Almost all of us have had it happen. You feel your cell phone buzzing, you pull it out of your pocket, and … nothing. No phone call. No text messages. No alerts.
They’re called phantom vibrations—and about 90 percent of people admit to feeling them, according to two peer-reviewed studies.
“We’re all just responding to something we’ve been conditioned to respond to,” said Brittany Barber Garcia, PhD, who specializes in pediatric psychology at Spectrum Health Helen DeVos Children’s Hospital. “We’re conditioned to feel these buzzes, look at our phone, and see a text or notification, which is our reward for looking at it.”
Because of this, each time you feel that buzzing—real or imagined—you’re more likely to respond. “It’s pure behavior psychology at its finest.”
“As it happens again and again, we become more conditioned,” Dr. Barber Garcia said. “Especially if the result is a positive one, like a text or a message that makes us feel good. We’re becoming more and more used to that, especially younger kids and teenagers, because they spend even more time on their smart devices.”
Paying a ‘switch-cost’
More than 90 percent of students and hospital workers surveyed said the phantom vibrations bothered them “a little” or “slightly” to “not at all.”
But every time you take your focus off a task, there’s a “switch-cost,” experts say. One recent study from the University of California-Irvine found that it takes an average of 23 minutes to return to one’s prior level of productivity after they’ve been interrupted from their work.
The study wasn’t specific to smartphone-related interruptions, but those buzzes, phantom or otherwise, “do pull our attention away,” Dr. Barber Garcia says. “That’s exactly what we’re supposed to do. They re-orient our brains to focus on them.”
People might not even remember they’re experiencing these phantom buzzes, or how frequently they’re checking their cell phones, experts said.
Young adults use their phones, on average, more than five hours per day. More strikingly, they also use them twice as much as they think they do, a sign that smartphone checking is habitual, according to researchers.
The perils of youth
Although some researchers and onlookers have called the phantom vibrations a “syndrome” or described them as “hallucinations,” Dr. Barber Garcia doesn’t see it as a “major medical concern.”
They are, however, a potential concern for teenagers and younger populations.
“It’s different for teenagers because with social media and all that is going on their phones, it has zillions of reasons to buzz,” she said. “Not only do they receive text messages and phone calls, but they receive notifications from up to a dozen different social media apps.
“In a lot of ways, adolescents are expected to respond to all of these notifications in a way that adults are not. That’s how they socialize and interact with the world. If they miss a text, miss a Snapchat or some other social notification, they’re out of the loop. It leads to heightened anxiety, which leads to increased attention to their phones.”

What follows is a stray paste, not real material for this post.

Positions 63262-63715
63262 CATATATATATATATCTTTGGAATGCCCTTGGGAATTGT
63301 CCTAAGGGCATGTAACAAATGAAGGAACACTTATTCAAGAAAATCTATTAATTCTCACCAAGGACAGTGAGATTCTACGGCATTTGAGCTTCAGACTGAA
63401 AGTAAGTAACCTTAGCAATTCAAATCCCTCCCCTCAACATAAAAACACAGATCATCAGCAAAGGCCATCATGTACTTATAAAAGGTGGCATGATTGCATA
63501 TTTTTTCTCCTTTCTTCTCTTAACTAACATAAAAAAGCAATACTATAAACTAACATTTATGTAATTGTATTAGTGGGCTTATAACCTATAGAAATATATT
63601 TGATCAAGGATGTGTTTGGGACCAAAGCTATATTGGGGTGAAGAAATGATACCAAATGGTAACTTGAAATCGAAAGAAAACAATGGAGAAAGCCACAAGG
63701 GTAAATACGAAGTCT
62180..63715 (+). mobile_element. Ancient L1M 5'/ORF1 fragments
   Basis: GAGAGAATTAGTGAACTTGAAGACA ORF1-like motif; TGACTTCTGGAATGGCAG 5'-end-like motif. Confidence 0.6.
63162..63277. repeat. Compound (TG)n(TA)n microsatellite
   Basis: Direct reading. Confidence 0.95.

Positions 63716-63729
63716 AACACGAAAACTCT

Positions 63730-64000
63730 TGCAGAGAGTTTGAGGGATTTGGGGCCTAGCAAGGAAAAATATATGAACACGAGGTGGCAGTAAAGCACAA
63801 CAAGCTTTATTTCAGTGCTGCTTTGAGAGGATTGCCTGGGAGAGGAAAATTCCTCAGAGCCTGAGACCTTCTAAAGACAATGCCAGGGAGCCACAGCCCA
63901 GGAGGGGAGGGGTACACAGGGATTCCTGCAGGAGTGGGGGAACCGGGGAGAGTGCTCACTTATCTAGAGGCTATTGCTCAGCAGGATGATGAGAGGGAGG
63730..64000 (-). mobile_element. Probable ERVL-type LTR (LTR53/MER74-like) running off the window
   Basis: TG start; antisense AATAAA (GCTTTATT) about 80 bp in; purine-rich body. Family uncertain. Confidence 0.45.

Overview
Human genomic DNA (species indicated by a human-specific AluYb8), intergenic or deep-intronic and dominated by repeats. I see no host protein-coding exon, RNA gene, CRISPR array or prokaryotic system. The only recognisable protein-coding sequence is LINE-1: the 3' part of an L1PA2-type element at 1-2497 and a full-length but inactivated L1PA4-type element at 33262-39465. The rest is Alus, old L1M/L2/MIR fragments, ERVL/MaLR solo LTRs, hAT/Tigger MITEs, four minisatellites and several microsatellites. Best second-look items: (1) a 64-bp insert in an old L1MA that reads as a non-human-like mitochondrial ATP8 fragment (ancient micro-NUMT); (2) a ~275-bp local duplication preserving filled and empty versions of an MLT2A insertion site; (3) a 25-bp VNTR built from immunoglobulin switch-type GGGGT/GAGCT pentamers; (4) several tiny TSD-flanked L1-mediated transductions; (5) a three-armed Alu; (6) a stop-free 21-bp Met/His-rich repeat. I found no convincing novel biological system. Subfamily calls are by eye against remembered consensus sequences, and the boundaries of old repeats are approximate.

She also believes the number of people who have negative reactions to the buzzes could grow.
“One of the interesting pieces in the study was people who had strong emotional reactions found them more bothersome,” she said. “Teenagers and younger populations are more likely to have stronger emotional connections to their phones, because it is how they are used to connecting with their peers.”
This will likely be true of future generations, which means the size of this group is going to expand, Barber Garcia said.
It can also affect students in the classroom, or while studying at home. When students are constantly checking their phones—and anticipating those notifications—they’re not effectively absorbing the material they’re listening to or reading about.
“Our brains do a lot of things at once, but can’t truly multi-task,” Dr. Barber Garcia said. “Students can’t know everything happening on their phone and everything going on in the classroom at the same.”
So what’s the solution?
Dr. Barber Garcia suggests having short hiatuses from your phone, even as little as 30 minutes or an hour per day. This can make you accustomed to not having it around. As your brain becomes used to those non-phone periods, the anxiety linked to “missing” something will lessen, she said.
You might even see an uptick in your productivity during those times.
There’s a significant and growing body of research that workers who limit their checking of e-mails are more productive. That’s also likely true of people who limit the number of times they check their phones during the day, experts said.